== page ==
How do wood burning and forest fires affect the earth’s climate? NASA’s Forrest Hall discusses how long-term carbon is primarily stored in ground moss, root production, and duff (soil containing decayed organic matter). These substances are very flammable when dry, and after catching on fire they release a thick, polluted smoke. Not only does this smoke contain carbon dioxide and irritate one’s senses, but fine particles called aerosols are also emitted. These tiny particles are so bright that they actually reflect light back into space, limiting the amount of sun and warmth that can reach the earth’s surface. In contrast, smoke also releases dark aerosols such as soot that absorb light, warming the earth.

The Intergovernmental Panel on Climate Change has projected that “declining air quality in cities” will become more prominent due to climate change. As Australia experienced intense and devastating fires in 2009, killing or injuring nearly 200 people, Seattle also experienced the influence of high temperatures and low precipitation that enraged deadly fires in the past summer.

Who is at Risk?

In a study done by Daniel Horton and his colleagues at Stanford University, research shows that the amount of air stagnation will increase dramatically by 2099. His study found that 55% of the global population will experience more stagnation; when population is factored in, locations such as Mexico, India, and the western United States will be most impacted. This means that in less than 100 years, there’s a good chance that polluted days in Seattle will become more intense with less air circulating and dispersing smoke from wildfires and other sources of wood smoke.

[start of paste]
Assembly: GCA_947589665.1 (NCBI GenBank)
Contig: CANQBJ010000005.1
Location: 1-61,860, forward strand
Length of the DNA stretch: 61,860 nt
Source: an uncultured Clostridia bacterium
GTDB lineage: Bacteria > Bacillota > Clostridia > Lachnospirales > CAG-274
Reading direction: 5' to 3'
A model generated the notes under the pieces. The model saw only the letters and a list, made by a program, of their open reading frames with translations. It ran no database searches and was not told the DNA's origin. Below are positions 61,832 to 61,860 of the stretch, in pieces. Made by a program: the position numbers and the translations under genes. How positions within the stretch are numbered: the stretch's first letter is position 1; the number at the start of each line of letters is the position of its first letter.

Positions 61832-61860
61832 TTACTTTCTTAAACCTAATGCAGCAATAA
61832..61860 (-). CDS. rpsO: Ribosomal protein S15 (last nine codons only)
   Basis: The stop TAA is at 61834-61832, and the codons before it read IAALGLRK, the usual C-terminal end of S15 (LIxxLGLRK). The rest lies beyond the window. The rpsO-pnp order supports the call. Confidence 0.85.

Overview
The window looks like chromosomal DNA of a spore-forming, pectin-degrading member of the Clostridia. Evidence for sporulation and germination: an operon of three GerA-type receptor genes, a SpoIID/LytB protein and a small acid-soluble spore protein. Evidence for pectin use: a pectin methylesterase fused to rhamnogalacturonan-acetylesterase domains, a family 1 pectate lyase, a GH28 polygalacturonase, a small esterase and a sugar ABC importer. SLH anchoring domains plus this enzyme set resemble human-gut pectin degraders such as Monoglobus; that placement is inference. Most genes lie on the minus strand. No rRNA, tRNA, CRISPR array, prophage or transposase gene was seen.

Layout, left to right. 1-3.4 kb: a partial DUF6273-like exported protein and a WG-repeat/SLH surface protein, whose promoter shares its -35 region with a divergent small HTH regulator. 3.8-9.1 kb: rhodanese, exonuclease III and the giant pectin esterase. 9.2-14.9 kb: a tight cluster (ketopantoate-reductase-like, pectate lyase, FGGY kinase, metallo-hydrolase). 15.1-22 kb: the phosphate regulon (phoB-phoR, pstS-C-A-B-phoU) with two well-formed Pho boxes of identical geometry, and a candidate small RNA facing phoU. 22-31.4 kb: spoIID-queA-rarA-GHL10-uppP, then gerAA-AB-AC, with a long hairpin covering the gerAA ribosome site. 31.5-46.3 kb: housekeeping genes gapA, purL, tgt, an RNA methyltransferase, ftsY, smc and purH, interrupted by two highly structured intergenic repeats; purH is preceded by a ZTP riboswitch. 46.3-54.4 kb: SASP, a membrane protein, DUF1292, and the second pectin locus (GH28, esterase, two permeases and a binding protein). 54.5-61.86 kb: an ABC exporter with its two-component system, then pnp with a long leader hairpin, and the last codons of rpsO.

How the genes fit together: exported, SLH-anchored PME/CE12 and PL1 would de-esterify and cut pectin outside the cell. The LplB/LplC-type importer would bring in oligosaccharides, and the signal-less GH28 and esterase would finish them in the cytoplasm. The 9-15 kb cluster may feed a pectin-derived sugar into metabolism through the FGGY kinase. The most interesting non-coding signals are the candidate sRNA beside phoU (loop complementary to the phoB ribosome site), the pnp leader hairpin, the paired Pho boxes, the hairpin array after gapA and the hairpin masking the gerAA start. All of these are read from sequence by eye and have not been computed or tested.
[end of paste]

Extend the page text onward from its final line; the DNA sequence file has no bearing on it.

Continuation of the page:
It’s recommended that everyone protects themselves from the toxic pollutants of smoke, but sensitive groups, such as the children, the elderly, pregnant women, and those with pre-existing heart and respiratory conditions, are the most susceptible to the effects of smoke. Children and infants should be monitored closely for a few reasons: their respiratory systems are still developing, they typically spend more time outdoors, and they breathe more air, and therefore more pollution. Someone with a condition such as asthma or congestive heart failure tend to experience the effects of pollution at lower levels than healthy people, and can suffer from more intense symptoms like chest pain, fatigue, and an inability to breathe deeply.

To prevent sickness, it’s important to keep up-to-date on air quality reports, use heavy-duty masks, and decrease the usage of indoor pollution irritants such as candles and gas stoves. If you or someone you know is suffering from the symptoms of smoke pollution, get medical help immediately.


Jackie Stowe is a junior at UW Bothell majoring in Society, Ethics, and Human Behavior. She grew up in Redmond, Washington. She cares about the air we breathe because "every living thing on this planet deserves to flourish without being impacted by environmental issues."